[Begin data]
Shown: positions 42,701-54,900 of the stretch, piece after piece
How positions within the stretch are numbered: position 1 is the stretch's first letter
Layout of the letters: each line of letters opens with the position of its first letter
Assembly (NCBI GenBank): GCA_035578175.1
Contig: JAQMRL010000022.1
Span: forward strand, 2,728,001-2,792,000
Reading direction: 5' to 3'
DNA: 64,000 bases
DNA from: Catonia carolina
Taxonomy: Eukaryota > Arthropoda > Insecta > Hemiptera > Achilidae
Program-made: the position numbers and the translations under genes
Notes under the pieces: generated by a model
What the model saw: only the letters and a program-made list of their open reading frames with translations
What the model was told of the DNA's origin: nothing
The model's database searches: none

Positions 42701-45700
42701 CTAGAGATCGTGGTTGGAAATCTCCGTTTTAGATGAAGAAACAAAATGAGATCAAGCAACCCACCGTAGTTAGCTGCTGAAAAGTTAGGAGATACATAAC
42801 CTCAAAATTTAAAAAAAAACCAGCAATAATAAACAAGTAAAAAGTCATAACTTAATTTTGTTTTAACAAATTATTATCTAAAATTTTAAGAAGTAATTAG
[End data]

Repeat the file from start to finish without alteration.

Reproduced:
Shown: positions 42,701-54,900 of the stretch, piece after piece
How positions within the stretch are numbered: position 1 is the stretch's first letter
Layout of the letters: each line of letters opens with the position of its first letter
Assembly (NCBI GenBank): GCA_035578175.1
Contig: JAQMRL010000022.1
Span: forward strand, 2,728,001-2,792,000
Reading direction: 5' to 3'
DNA: 64,000 bases
DNA from: Catonia carolina
Taxonomy: Eukaryota > Arthropoda > Insecta > Hemiptera > Achilidae
Program-made: the position numbers and the translations under genes
Notes under the pieces: generated by a model
What the model saw: only the letters and a program-made list of their open reading frames with translations
What the model was told of the DNA's origin: nothing
The model's database searches: none

Positions 42701-45700
42701 CTAGAGATCGTGGTTGGAAATCTCCGTTTTAGATGAAGAAACAAAATGAGATCAAGCAACCCACCGTAGTTAGCTGCTGAAAAGTTAGGAGATACATAAC
42801 CTCAAAATTTAAAAAAAAACCAGCAATAATAAACAAGTAAAAAGTCATAACTTAATTTTGTTTTAACAAATTATTATCTAAAATTTTAAGAAGTAATTAG